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Published May 11, 2009
The GeForce GTX 275 did not fair too bad either with an extra 109MHz squeezed out of the core (741MHz) and a final 1278MHz for the memory.
Both the Radeon and GeForce cards were overclocked using the stock coolers which in these Asus products abide by the reference models from each GPU manufacturer. Using an aftermarket cooler will likely bring some extra OC headroom but perhaps more importantly, improved temperature levels and less noise (see next page for more).
More detail on how these overclocks affected actual performance output is below.
Both graphics cards received an 18% performance boost at 2560x1600 in UT3 thanks to the overclock. The Radeon HD 4890 rendered an additional 7fps, while the GeForce GTX 275 managed to produce 8fps more.
Unfortunately for the Radeon HD 4890 the extra 18% performance made it just 1fps faster than the stock GeForce GTX 275. The GeForce GTX 275 overclock on the other hand allowed it to match the performance of the GeForce GTX 285 and Radeon HD 4870 X2 graphics cards.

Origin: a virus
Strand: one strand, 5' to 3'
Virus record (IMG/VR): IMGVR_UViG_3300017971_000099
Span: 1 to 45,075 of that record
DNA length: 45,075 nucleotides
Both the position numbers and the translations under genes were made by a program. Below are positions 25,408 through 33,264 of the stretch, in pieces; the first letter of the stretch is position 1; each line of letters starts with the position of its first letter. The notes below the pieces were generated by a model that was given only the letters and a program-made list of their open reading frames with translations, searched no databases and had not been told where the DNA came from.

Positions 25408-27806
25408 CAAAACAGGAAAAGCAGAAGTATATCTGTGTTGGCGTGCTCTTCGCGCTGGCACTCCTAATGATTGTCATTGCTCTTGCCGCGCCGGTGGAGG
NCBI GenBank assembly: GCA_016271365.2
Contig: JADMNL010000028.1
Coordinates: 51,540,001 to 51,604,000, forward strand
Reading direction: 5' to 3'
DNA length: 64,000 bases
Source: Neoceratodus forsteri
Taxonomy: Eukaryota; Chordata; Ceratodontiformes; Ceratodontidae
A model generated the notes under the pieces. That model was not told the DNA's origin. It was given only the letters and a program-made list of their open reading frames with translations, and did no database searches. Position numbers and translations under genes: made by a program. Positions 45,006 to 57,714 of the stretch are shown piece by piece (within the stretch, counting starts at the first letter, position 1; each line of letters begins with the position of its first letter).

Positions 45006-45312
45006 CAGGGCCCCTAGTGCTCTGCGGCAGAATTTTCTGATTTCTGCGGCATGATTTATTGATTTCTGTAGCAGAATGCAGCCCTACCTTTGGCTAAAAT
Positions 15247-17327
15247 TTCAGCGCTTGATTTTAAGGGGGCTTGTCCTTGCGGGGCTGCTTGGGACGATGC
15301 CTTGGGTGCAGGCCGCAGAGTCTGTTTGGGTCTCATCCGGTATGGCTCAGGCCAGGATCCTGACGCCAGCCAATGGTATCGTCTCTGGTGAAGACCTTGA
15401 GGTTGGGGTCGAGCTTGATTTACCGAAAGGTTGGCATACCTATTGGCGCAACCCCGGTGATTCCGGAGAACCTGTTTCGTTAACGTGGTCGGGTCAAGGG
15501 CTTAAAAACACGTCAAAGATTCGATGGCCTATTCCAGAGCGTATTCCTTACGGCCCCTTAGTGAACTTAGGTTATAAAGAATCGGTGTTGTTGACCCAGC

The Radeon HD 4890 didn't see much of a gain in Left 4 Dead when overclocked. The result at 2560x1600 was just an 8% increase, and perhaps this explains why the Radeon HD 4890 does not fair very well in this game to begin with. The Radeon HD 4890 was barely faster than the Radeon HD 4870 in Left 4 Dead and overclocking it further didn't help greatly.
The GeForce GTX 275 received a 17% performance boost at 2560x1600 which again allowed it to overcome the GeForce GTX 285 and perform on par with the Radeon HD 4870 X2. Given that the core clock speed of the GeForce GTX 275 has been boosted by ~17%, and the memory frequency has been increased by 13%, we are seeing maximum returns from this graphics card.
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